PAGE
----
The North Pole. 4am. A van is travelling across the tundra. We see this enacted in an exquisite sequence of object manipulation. A human body forms the snowy landscape and the little van pops up on the undersole of a foot and travels along the body. Tiny lights and miniature houses complete the scene.
Switch. The point of view is now close-up on the occupants of the van, three reporters. The van is a 2-D door held up as the three bounce along. One is smoking a cigarette out of the window of the van, the window going up and down. It is touches like these that really make the performance – excellent, finely detailed physical theatre work from the three co-creators, Julie Tenret, Sicaire Durieux, and Sandrine Heyraud.
Switch. They’re now out of the van, on the tundra. (They’ve moved in front of the puppetry table, in very close proximity to the audience.) A TV crew, we presume from the cameras and boom mics being wildly swung around and repositioned. They are clambering over each other, sitting on each other’s shoulders as the ice makes menacing cracking noises…
Switch. Point of view is now what the camera sees… relayed onscreen in one of the cleverest integrations of live and screen work I’ve seen for a while.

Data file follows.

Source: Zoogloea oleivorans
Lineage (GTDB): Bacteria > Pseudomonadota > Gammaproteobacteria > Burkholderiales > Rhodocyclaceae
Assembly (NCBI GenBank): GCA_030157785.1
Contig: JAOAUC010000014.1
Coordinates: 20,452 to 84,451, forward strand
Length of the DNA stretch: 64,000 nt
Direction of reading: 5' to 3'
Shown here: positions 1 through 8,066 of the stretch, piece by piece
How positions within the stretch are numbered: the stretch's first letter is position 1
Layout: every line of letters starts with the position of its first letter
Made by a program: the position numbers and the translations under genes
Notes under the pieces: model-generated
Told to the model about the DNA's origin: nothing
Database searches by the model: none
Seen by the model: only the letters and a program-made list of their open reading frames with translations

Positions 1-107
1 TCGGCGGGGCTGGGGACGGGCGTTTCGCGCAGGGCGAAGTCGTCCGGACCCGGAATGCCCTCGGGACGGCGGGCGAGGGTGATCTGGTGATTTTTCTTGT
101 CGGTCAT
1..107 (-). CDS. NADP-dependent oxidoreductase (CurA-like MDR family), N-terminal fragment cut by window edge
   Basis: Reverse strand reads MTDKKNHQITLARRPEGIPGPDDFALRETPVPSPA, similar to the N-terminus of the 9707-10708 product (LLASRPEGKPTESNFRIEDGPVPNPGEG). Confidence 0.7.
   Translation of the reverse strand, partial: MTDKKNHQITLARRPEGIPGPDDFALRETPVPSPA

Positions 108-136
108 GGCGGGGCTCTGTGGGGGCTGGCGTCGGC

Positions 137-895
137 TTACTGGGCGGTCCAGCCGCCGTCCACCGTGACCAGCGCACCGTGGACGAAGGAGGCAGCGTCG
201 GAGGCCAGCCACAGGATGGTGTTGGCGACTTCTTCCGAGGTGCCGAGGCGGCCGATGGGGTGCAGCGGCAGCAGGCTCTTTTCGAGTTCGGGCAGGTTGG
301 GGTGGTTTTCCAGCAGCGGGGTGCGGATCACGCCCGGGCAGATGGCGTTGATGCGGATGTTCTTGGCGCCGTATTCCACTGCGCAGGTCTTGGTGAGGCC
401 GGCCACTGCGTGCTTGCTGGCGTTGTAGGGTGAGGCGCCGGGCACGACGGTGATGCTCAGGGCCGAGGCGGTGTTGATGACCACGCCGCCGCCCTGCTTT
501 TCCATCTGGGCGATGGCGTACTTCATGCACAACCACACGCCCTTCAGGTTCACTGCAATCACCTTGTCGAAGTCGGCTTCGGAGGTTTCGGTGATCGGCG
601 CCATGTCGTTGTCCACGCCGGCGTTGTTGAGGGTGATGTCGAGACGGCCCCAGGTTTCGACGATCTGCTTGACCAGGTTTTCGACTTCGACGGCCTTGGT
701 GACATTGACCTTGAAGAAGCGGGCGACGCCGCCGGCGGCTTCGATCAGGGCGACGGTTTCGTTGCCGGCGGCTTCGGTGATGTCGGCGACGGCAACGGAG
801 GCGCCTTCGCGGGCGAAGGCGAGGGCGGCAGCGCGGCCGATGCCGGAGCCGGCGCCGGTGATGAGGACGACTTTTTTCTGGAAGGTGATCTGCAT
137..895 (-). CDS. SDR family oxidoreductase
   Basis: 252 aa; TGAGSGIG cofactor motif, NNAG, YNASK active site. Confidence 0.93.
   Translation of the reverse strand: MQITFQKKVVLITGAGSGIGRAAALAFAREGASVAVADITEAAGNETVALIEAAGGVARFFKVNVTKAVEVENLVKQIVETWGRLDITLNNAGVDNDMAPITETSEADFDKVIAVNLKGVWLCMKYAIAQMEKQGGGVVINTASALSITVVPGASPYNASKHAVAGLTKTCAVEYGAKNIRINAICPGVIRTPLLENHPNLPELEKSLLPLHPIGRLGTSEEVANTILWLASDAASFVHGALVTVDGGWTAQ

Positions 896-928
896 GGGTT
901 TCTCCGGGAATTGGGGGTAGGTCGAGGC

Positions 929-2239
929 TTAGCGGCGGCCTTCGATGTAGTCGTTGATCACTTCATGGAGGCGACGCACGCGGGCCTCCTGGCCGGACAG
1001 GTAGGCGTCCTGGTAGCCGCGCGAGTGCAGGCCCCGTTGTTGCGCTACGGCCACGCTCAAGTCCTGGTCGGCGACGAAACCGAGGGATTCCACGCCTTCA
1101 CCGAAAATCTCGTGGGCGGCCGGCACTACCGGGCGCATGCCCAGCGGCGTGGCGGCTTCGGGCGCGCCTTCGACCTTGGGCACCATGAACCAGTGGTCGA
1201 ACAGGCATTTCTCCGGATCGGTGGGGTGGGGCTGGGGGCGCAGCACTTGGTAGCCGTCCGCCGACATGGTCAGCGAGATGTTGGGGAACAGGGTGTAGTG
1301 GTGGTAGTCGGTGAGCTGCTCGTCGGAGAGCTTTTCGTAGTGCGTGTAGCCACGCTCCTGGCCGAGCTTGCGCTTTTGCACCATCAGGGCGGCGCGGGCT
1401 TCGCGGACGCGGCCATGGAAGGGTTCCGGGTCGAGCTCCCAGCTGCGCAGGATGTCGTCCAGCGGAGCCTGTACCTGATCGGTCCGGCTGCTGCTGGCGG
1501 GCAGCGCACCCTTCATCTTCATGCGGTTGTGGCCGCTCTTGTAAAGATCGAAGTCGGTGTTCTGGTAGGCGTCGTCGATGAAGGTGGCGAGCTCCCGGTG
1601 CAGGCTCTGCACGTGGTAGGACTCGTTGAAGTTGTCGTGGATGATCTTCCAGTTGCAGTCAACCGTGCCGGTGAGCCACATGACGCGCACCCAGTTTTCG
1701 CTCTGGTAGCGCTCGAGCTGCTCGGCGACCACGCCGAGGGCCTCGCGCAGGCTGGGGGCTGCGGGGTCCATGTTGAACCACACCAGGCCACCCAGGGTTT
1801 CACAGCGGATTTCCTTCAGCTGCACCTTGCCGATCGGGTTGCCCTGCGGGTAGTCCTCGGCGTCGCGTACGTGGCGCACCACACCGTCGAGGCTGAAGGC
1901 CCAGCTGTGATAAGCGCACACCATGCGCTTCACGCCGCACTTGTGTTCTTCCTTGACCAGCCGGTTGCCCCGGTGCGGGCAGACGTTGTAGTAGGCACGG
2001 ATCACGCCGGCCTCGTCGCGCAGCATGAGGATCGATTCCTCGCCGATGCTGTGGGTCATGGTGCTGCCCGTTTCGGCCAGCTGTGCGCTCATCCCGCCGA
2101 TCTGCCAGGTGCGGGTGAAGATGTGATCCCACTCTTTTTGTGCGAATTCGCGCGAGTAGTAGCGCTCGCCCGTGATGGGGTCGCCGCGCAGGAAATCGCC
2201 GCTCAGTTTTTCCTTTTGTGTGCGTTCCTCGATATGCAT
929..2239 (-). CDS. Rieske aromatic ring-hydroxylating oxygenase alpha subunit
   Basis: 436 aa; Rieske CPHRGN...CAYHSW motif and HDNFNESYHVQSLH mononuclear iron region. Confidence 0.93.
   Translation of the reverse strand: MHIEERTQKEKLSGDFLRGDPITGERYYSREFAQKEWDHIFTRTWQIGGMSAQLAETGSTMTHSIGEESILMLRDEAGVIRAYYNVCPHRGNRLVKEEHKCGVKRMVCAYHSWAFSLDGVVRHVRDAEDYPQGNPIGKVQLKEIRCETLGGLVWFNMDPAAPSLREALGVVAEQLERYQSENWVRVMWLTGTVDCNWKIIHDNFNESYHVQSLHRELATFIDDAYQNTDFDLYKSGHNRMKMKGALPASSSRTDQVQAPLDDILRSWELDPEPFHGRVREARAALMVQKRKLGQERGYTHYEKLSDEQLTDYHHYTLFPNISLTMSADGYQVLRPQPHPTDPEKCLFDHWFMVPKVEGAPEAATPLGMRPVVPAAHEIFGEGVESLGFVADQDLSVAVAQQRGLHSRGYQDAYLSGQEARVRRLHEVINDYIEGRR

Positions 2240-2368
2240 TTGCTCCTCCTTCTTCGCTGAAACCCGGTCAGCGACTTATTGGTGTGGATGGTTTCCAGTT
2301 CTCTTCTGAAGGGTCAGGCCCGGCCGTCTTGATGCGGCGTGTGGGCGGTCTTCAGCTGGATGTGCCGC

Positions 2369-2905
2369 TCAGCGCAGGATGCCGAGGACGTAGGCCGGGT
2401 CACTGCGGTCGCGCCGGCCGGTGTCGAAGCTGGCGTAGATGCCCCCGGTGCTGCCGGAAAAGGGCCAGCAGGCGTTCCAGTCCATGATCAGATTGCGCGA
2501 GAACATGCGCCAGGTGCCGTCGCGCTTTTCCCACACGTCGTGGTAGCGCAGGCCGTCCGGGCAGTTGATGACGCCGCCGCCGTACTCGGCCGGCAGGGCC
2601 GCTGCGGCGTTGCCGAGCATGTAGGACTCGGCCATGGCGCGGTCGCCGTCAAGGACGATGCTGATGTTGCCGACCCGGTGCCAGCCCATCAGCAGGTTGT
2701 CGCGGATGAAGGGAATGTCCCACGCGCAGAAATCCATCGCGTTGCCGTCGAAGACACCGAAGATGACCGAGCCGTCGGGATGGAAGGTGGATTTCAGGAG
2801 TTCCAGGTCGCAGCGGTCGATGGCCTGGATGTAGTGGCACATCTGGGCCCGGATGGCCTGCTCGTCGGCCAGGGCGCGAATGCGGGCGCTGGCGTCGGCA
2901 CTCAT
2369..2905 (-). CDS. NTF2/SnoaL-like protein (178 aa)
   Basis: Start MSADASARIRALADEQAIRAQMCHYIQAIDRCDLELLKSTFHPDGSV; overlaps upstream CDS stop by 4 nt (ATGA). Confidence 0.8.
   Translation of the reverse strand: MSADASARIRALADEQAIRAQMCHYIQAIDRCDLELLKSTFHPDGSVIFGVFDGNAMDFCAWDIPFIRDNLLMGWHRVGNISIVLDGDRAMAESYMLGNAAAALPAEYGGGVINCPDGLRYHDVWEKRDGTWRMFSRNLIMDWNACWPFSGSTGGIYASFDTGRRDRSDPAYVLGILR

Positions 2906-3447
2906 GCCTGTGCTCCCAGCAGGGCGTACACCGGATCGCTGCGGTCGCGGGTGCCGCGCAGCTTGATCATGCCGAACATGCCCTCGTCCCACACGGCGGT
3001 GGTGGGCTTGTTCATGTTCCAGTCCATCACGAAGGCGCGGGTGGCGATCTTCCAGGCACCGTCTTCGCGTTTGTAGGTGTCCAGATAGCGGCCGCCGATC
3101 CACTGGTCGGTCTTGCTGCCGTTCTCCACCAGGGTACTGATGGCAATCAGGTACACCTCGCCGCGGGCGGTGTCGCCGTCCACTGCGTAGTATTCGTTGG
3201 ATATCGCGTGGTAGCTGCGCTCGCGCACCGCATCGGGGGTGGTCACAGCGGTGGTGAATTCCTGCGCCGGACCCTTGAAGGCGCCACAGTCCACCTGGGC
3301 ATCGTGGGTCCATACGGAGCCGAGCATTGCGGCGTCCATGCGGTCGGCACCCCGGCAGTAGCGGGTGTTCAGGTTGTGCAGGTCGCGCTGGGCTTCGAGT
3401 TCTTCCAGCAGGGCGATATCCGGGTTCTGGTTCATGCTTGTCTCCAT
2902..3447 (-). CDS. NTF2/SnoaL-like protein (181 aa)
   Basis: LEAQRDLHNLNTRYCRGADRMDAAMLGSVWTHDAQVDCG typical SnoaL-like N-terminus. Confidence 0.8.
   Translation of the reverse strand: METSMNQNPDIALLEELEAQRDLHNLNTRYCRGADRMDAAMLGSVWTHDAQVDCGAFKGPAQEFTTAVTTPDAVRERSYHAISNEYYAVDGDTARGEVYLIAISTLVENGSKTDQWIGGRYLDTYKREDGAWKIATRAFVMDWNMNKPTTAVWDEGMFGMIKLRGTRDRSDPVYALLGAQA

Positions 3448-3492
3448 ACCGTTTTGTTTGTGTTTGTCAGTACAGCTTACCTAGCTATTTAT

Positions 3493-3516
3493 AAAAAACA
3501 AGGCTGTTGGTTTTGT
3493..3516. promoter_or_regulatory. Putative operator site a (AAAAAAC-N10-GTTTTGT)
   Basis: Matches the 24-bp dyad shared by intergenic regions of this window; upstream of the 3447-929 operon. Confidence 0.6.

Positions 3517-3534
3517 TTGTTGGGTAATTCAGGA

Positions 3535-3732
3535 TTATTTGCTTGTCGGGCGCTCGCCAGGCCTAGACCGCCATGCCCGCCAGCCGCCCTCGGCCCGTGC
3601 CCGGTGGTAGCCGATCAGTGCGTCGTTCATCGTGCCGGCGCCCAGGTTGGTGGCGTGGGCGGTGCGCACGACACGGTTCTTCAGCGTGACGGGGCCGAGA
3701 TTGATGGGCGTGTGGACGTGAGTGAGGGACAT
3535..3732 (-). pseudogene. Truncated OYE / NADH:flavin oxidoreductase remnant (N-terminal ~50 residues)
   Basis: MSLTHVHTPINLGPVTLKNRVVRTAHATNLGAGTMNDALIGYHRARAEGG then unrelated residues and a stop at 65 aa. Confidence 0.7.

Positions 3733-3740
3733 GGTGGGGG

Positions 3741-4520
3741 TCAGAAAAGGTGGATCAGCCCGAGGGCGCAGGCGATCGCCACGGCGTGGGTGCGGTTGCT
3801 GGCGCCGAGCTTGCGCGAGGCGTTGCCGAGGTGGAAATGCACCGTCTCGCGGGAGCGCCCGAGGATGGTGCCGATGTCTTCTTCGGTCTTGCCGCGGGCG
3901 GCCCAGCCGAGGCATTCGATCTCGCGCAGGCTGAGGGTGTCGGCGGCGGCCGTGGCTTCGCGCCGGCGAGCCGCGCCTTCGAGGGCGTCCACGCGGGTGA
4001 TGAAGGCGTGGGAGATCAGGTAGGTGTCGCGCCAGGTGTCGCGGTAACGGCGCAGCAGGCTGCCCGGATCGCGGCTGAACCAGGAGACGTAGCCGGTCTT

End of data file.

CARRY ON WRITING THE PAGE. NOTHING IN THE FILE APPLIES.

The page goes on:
Switch: The camera is nestled beneath the paws of an enormous polar bear. Cue a very beautiful puppetry section, the three performers now manipulators, and proving that they are equally skilled in this department. And then – it ends.
Boom – 30 minutes of gorgeous physical and visual theatre, then gone. There’s something of a delight in short-form shows for Ed Fringe audiences – allowing people to pack in even more in a day. And it’s good, as an audience member, to leave feeling you want more. In a way it works narratively – think of it as a short story, perhaps. But I leave feeling unsatisfied with the brevity of the piece – this offset a little by the company’s announcement at the end that they are working on extending the piece. Well thank goodness for that!
I do want to see what the company make of the challenge to create a full-length show, and hope that the work does eventually come back to the UK in its finished form. In the meantime – bravo! Quality physical and visual performance, and practically word-free, delivering narrative through image and physical action.
It is a delight to see such skilled puppetry, object manipulation, and comic physical performance wrapped up tightly into such a neat bundle. Backup is a sweet little tidbit that whets our appetite for more.